Printing technology has radically altered the way we spread ideas. The advent of the home computer in the late 20th century brought the printing revolution to the masses. Now, a new revolution is underway: 3D printing.
Three companies—Unruly Splats, Matific and Lü Interactive Playground—are using technology to reboot today’s learning environment by giving students the chance to collaborate with one another, learn valuable STEM skills, and, in some cases, even burn off energy.
eSight Chief Technology Officer Charles Lim is inspired by all users’ stories, and was particularly delighted by a picture sent on Thanksgiving. Wearing eSight glasses, one user had returned to her cooking passion because she was able to see again. Learn how this innovation in augmented reality uses an artificial intelligence-powered program to address the limitations—and needs—of each individual wearer.
There are some things robots just can’t grasp. Literally. A team of engineers and data scientists at the University of California, Berkeley’s AUTOLAB is working to help these robots develop the know-how to pick up a range of oddly-shaped items.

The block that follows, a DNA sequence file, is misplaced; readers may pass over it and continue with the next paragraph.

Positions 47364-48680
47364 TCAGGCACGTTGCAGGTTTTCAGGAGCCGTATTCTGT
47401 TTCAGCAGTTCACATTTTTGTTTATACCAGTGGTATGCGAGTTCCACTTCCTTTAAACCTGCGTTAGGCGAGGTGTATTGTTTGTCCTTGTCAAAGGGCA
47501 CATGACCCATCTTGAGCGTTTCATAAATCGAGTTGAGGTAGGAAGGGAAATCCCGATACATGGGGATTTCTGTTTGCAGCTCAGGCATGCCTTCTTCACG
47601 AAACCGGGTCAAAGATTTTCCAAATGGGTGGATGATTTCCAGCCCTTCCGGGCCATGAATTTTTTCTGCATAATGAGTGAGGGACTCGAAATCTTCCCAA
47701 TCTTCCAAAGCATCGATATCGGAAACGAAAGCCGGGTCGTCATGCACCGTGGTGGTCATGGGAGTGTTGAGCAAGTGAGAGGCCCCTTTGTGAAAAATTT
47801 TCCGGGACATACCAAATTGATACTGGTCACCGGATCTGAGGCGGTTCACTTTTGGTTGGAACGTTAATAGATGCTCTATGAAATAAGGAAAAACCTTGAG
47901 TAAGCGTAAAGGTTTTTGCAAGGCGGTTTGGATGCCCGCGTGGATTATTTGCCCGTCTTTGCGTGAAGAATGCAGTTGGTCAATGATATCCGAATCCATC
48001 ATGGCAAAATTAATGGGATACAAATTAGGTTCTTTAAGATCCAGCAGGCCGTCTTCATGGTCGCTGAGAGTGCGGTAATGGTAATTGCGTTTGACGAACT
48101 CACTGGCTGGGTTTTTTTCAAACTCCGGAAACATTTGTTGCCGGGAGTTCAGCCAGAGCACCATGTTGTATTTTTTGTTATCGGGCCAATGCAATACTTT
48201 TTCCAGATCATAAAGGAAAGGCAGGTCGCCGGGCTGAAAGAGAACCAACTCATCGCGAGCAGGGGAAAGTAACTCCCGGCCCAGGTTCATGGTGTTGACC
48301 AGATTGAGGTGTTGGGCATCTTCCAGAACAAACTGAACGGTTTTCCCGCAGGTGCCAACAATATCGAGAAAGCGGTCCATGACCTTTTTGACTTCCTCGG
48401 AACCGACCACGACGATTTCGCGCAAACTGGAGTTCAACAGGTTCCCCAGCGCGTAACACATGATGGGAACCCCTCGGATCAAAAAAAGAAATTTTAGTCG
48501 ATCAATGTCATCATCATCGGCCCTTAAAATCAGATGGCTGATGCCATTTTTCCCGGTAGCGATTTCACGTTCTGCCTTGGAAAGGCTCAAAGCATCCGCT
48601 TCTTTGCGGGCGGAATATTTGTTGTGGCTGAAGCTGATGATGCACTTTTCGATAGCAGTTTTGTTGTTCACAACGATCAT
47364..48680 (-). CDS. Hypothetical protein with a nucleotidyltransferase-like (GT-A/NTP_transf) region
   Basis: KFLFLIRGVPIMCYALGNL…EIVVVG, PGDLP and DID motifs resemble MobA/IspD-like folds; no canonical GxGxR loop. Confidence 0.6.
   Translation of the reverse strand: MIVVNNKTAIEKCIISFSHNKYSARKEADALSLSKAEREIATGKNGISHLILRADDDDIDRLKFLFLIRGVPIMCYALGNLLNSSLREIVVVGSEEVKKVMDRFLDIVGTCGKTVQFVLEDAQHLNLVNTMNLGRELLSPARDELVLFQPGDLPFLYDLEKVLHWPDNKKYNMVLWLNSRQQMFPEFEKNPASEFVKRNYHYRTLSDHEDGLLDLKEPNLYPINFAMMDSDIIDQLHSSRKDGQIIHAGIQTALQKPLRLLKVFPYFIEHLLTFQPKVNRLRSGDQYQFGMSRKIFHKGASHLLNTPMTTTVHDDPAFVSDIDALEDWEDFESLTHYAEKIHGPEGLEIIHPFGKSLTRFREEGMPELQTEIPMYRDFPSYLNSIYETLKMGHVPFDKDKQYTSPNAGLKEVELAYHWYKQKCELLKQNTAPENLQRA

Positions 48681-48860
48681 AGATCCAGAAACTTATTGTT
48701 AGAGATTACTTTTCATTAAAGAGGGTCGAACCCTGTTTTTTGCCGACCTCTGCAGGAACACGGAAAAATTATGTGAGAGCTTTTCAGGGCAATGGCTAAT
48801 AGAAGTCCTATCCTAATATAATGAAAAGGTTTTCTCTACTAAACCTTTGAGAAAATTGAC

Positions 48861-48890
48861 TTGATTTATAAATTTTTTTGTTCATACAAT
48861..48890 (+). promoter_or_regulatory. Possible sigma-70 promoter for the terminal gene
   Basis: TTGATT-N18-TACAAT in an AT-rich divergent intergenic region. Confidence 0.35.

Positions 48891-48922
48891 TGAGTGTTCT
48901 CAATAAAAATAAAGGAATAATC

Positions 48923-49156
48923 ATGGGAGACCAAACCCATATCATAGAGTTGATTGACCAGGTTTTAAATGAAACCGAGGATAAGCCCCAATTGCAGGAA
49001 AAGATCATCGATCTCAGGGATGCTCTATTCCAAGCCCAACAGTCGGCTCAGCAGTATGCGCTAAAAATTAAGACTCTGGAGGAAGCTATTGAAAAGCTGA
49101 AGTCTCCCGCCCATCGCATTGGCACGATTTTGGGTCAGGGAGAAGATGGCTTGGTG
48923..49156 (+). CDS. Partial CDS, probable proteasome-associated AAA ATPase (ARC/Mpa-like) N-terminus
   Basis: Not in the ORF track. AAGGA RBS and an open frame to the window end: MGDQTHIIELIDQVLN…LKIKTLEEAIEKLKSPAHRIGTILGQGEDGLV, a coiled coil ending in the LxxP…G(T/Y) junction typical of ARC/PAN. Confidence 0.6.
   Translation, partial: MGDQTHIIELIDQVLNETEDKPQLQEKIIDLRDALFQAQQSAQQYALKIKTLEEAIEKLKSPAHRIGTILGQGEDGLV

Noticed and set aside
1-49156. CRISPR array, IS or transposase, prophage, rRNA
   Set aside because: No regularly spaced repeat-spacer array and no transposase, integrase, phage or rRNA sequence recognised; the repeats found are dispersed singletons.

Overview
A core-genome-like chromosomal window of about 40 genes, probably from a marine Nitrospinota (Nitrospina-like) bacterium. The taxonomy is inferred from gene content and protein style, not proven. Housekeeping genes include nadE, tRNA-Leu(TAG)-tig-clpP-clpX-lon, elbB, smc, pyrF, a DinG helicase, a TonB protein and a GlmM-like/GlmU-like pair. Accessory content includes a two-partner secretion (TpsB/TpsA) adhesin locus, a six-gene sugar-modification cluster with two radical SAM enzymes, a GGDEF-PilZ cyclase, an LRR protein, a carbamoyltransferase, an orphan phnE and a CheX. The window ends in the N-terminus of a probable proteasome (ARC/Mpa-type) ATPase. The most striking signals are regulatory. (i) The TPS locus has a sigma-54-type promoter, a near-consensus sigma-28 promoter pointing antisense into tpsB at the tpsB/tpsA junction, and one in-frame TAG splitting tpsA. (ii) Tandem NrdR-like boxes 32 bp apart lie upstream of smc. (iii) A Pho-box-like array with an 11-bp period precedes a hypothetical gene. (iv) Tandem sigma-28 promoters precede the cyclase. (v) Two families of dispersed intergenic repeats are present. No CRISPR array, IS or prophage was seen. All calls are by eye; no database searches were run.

Data analytics is an unconventional weapon in the NFL, the technological equivalent to an extra player on the field. Experts say it’s just a matter of time before a team wins the Super Bowl because of its work with player- and ball-tracking data and more.
Wearable technology captures rugby players’ heart rates, body temperatures, and other vital signals for on-the-field-monitoring and safety assessments, while mouthguards embedded with sensors record and transmit the sheer force of any collisions. Advocates hope this data will encourage deeper conversations about best practices to keep players safe.